The Data Quality Landscape – Q1 2020
Data quality is an issue that affects everyone. A KPMG survey in 2017 found that three-quarters of CEOs did not trust the data on which they were basing their decisions, while IBM estimate that data quality cost the US economy alone a staggering 3.1 trillion dollars every year. The computer systems that we rely on have data entered into them by human beings, and human beings are unreliable. Although most systems attempt, to a degree, to validate data when it is entered, some things are hard to pick up and slip though. Not only do typos occur and fields are left incomplete, but data is stored in multiple places. An Information Difference survey a few years ago found that a typical organization had a median of 15 systems generating competing versions of data about customer, products, suppliers, assets and more.
Different departments look at data from different perspectives. The marketing department care about a product’s brand, its price, packaging and whether it is on special offer, but the logistics group care about the product’s dimensions, weight and how many can fit on a pallet. These different requirements inevitably mean that data is scrutinised with different degrees of rigour by different business units, and data errors creep in, undetected. The result is data that is duplicated and has varying levels of accuracy.
The data quality industry has developed to try and improve this picture, focusing initially on the ubiquitous customer name and address record that just about every company has, but extending to other data too. Clever software can detect common misspellings, and is aware that “Andy Hayler” and “Andrew Hayler” living at the same address are probably one and the same person. Data quality software can “profile” files and databases to quickly assess aspects of data quality, and point out some likely issues. Clever matching algorithms can scan records in different systems and detect likely duplicates based on business rules. The software can be tuned so that almost certain matches and errors are fixed automatically, with borderline cases referred for human assessment. Recently, artificial intelligence has been applied to this too, with software being trained to watch human experts assessing which records are duplicates and which are not, and developing the ability to mimic that human behaviour, further automating the process of data cleansing. Existing data can be enriched via data quality software using 3rd party data, so for example a customer name and address may have added value if you add certain extra aspects to it. It might be useful to know the credit rating of a customer, which social demographic they are in (if you are a marketer), or whether their house is in a flood plain (if you are an insurer) or which voting district they live in (if you are a pollster).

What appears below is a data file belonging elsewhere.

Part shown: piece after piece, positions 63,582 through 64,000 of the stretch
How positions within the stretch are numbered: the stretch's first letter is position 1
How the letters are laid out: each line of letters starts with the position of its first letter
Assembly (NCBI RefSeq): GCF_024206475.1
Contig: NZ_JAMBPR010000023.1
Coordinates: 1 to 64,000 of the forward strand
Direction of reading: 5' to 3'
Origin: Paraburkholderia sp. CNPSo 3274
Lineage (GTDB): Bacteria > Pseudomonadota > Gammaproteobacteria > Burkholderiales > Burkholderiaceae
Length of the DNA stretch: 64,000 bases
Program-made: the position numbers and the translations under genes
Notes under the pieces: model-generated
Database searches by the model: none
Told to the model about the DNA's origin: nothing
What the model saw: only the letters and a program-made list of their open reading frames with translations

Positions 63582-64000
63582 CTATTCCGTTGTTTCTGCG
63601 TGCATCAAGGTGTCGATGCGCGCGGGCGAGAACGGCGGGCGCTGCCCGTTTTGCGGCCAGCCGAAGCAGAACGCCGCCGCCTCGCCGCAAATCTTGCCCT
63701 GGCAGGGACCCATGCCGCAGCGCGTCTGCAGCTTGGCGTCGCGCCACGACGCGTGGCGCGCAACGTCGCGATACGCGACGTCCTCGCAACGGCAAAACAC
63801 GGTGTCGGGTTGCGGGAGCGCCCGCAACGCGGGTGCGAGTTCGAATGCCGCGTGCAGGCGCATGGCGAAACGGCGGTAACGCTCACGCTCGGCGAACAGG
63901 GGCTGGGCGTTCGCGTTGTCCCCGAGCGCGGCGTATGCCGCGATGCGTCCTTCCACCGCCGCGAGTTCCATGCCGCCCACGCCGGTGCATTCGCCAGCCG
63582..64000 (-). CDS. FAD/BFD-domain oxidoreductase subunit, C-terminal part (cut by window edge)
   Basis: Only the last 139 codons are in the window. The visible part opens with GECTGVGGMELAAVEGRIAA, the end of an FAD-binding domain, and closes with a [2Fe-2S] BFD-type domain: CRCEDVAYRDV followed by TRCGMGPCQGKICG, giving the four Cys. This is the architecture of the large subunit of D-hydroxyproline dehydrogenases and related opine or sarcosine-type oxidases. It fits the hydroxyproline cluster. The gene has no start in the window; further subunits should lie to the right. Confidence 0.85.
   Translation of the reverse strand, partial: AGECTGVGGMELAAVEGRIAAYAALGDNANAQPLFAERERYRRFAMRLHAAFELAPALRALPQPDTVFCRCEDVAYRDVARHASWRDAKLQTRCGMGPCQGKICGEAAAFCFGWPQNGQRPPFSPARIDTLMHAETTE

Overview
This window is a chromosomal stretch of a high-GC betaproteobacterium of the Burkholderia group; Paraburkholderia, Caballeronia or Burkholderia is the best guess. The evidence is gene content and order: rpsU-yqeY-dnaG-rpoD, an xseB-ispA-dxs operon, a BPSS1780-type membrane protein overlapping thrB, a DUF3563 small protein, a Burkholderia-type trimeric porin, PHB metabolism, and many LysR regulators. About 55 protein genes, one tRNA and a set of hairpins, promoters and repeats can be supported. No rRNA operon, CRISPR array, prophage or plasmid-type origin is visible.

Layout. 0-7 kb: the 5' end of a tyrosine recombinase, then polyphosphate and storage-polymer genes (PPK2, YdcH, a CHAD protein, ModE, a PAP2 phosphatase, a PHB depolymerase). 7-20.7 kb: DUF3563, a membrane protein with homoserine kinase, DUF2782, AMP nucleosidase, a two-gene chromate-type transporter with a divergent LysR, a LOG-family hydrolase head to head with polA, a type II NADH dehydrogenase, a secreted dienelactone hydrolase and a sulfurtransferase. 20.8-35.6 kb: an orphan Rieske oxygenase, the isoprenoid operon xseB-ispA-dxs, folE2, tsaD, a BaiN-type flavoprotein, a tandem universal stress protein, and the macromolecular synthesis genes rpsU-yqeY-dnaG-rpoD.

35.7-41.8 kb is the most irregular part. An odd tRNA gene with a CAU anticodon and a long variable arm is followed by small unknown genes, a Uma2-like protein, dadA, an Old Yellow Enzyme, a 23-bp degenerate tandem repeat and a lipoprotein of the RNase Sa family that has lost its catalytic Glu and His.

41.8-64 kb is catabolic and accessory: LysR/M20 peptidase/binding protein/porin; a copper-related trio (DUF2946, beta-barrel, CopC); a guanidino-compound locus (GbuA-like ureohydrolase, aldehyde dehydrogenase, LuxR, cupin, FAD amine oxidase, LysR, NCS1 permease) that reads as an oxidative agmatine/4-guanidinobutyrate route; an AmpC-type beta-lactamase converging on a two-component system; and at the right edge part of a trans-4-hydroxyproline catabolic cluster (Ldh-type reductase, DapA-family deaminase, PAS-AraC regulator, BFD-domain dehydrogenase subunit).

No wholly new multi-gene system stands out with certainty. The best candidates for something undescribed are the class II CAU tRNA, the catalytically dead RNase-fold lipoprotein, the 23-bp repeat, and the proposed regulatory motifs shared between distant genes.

The scope of data quality is having to extend beyond traditional file and database formats, as more and more data is being stored in the cloud, and as increasing volumes of data are being captured in new ways such as from sensors, mobile devices, smart meters and more. We see most data quality vendors now offering cloud as well as on-premise offerings. Government regulation, as well as cost saving, is increasingly a driver for improved data quality. Many industries are heavily regulated, and may be asked to demonstrate by regulators that the data they are providing to the regulator is accurate. Even without regulation, the potential for cost savings in most organizations is considerable, and usually much less than the cost of buying and implementing data quality software.
Data quality improvement can be a lot more important than reducing the number of mailing errors in an advertising campaign. A 2020 study of an NHS hospital in northern England found that linking medical device data directly to the hospital’s patient record system improved the quality of the data significantly, since previously “members of our ICU team were double-documenting and manually transcribing patient data, meaning there was an increased risk of transcription error.” Quite apart from the obvious benefits of having improved patient data, this enabled doctors to spend more time with their patients, according to the hospital’s ICU manager. Every little improvement in productivity matters in these days of healthcare systems where ICUs are stretched due to the coronavirus pandemic.
The diagram that follows shows the major data quality vendors, displayed in three dimensions. See later for definitions of these.
It is important to understand that this is a high-level representation of the market, with vendors represented on the chart specialising in different areas and at very different price-points. If you are considering data quality software, it is important to tailor your selection process to the particular needs that you have rather than relying on high-level diagrams such as this. The Information Difference has various detailed models that can assist you in vendor selection and evaluation.
As part of the landscape process, each vendor was asked to provide at least ten reference customers (some vendors provided many times that number), which were surveyed to determine their satisfaction with the data quality software of the vendor. The happiest customers based on this survey were those of Datactics, followed by those of Syncsort and Active Prime, closely followed by those of Innovative Systems and Melissa Data, then Experian. Congratulations to those vendors.